> > I've been thinking about human long bones. If our arm and leg bones
      > > were shortened as much as our toe bones (compared to chimps,
      > > orangs), it would resemble a sea lion (phocomelia?). Sounds
      > > sci fi, that human ancestors could have once been that form, but
      > > once one goes back beyond 10ma, there's a lot of guesswork
      > > involved, and I refuse to discard the possibility that sometime
      > > in the past, our pre-human ancestors may have had very short
      > > limbs, rather than modern simian-like morphology. Unfortunately,
      > > imagination plays a large role
      > > in this.
      > > DD
      >
      >
      >
      > You would possibly have to go a lot further back
      > than 10 ma, back before the adoption of an upright
      > spine twenty odd million years ago, back before
      > primates existed, back before the origins of the
      > primates an possibly even the ancestor of
      > the primates ...
      >
      > Long legs are part of the package
      > of being human ...
      >
      >
      > ---m3d
      >

      Conceptually, take a sea lion and genetically switch the genes to
      double the fore and rear limb length, what would it look like, how
      would it behave? Would it swim as it does now, or change? The arms
      spread out to sides, like an ape, rather than ventrally like a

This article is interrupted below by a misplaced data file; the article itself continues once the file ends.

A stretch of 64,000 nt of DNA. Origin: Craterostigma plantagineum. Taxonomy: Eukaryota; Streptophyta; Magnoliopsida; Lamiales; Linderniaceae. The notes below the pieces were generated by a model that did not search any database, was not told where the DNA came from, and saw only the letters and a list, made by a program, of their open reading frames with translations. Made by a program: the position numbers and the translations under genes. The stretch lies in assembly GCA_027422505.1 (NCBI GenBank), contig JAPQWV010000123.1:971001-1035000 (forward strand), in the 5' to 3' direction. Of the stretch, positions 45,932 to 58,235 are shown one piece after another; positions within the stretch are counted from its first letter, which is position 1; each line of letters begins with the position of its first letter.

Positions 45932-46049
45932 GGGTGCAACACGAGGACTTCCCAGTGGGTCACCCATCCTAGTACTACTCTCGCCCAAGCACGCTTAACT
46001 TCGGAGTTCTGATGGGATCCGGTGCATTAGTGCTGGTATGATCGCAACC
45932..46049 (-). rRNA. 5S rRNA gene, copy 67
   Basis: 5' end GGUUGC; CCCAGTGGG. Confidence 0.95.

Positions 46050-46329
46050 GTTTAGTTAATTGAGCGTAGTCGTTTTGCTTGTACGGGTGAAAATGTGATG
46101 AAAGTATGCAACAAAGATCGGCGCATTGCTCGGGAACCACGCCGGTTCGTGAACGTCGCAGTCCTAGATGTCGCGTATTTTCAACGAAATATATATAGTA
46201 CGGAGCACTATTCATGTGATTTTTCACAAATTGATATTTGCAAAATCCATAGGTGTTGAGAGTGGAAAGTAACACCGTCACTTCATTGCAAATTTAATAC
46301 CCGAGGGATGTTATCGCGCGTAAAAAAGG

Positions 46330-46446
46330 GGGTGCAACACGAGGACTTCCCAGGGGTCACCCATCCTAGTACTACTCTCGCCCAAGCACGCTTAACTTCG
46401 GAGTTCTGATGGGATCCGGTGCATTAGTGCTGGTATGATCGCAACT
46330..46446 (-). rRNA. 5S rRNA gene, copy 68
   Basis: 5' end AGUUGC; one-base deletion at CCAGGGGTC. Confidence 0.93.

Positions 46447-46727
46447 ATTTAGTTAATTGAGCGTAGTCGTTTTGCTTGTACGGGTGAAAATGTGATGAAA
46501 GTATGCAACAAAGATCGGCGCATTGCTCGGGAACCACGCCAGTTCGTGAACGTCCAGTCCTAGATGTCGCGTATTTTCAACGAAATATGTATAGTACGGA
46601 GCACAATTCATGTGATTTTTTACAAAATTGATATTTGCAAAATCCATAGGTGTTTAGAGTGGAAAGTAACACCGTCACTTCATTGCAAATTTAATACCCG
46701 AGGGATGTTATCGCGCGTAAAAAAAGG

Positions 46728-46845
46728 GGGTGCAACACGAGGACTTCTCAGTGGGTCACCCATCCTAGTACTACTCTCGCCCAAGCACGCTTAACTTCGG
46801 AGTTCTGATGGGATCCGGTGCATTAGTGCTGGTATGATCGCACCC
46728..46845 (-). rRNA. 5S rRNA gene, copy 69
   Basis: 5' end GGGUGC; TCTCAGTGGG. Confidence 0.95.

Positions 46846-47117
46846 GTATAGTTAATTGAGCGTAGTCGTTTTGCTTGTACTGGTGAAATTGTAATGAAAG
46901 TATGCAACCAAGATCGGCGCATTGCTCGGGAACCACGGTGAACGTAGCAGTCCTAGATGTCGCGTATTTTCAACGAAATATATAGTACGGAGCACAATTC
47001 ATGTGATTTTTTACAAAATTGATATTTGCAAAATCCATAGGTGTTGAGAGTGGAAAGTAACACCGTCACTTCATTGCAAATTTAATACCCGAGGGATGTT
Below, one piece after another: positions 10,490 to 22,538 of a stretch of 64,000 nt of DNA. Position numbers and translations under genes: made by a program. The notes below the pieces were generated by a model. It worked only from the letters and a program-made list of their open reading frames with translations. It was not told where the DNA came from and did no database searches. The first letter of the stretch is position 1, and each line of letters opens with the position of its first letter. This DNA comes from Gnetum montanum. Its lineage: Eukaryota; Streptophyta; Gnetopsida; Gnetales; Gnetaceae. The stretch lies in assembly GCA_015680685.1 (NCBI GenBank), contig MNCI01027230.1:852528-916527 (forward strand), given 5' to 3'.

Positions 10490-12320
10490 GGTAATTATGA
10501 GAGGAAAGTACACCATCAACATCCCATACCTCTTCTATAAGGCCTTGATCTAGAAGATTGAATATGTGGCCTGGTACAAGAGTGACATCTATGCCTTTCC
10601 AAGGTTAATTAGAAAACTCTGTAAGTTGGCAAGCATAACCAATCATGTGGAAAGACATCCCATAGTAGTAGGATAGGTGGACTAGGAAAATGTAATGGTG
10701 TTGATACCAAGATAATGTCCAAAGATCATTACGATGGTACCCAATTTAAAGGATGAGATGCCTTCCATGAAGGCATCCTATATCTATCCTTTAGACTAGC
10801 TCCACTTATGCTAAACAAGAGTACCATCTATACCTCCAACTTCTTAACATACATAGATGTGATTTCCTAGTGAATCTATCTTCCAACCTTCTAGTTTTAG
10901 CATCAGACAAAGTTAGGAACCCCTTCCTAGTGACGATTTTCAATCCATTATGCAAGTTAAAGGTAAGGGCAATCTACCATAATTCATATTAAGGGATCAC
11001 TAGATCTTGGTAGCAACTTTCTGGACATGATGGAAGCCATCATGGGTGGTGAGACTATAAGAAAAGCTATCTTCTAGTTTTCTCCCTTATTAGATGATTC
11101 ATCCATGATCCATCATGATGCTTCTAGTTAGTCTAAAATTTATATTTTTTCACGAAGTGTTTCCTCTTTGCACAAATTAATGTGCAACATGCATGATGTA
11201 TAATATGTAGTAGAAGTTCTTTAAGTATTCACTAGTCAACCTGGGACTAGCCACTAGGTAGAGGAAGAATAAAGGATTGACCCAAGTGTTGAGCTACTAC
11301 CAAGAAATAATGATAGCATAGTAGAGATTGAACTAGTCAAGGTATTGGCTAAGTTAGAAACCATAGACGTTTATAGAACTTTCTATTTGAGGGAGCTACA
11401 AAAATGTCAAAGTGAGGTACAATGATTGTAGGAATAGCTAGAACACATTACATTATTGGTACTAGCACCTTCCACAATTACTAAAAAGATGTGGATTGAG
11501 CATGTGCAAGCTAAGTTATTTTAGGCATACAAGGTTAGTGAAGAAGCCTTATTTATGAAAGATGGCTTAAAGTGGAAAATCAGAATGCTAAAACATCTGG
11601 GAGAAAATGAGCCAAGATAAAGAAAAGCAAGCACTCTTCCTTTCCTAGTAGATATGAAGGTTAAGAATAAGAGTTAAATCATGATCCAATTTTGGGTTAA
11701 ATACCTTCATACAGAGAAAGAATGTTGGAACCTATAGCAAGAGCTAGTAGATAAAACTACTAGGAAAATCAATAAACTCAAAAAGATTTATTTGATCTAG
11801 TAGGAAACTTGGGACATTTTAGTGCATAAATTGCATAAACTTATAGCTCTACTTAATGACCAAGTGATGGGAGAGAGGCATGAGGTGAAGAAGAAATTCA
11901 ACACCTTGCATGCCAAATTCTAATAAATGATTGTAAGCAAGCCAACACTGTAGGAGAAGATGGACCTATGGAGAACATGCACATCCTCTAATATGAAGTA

squirrel. Resulting long arms/flippers and somewhat short legs would
      parallel a chimp, compared to Homo. Could it walk bipedal, or
      knucklewalk like a gorilla? Since it's food is in the water, it would
      gain no benefit, unless it's diet changed.

      Turkana boy is very similar to Hs below the neck. Lucy less so.

      Obviously our ancestors have been associated with trees, eggs, fruits,
      greens and some kind of aquatic foods. I'm just seeing if perhaps apes
      detoured, while ours stayed nearshore. Mental ramblings, I guess.



      >
      >
      >
      >
      >
      >
      > > --- In AAT@yahoogroups.com, "m3dodds" <dons3148@> wrote:
      > > >
      > > >
      > > >
      > > > --- In AAT@yahoogroups.com, "DDeden" <alas_my_loves@> wrote:
      > > > >
      > > > >
      > >
      http://scienceblogs.com/pharyngula/2008/05/materpiscis_attenboroughi.php
      > > > >
      > > >
      > > >
      > > > Mother Fish
      > > > http://museumvictoria.com.au/About/MV-News/2008/Mother-fish/
      > > >
      > > > DD, check out the Gogonasus link on
      > > > this page ...
      > > >
      > > >
      > > > ---m3d
      > > >
      > >
      >
    • m3dodds
      ... Mudskippers ... evading predators by clinging to mangrove branches? The Gogo fossil is said to have the beginnings of a wrist joint, in its front fins. ...
      Message 2 of 10 , Jun 1, 2008
        --- In AAT@yahoogroups.com, "DDeden" <alas_my_loves@...> wrote:
        >
        > --- In AAT@yahoogroups.com, "m3dodds" <dons3148@> wrote: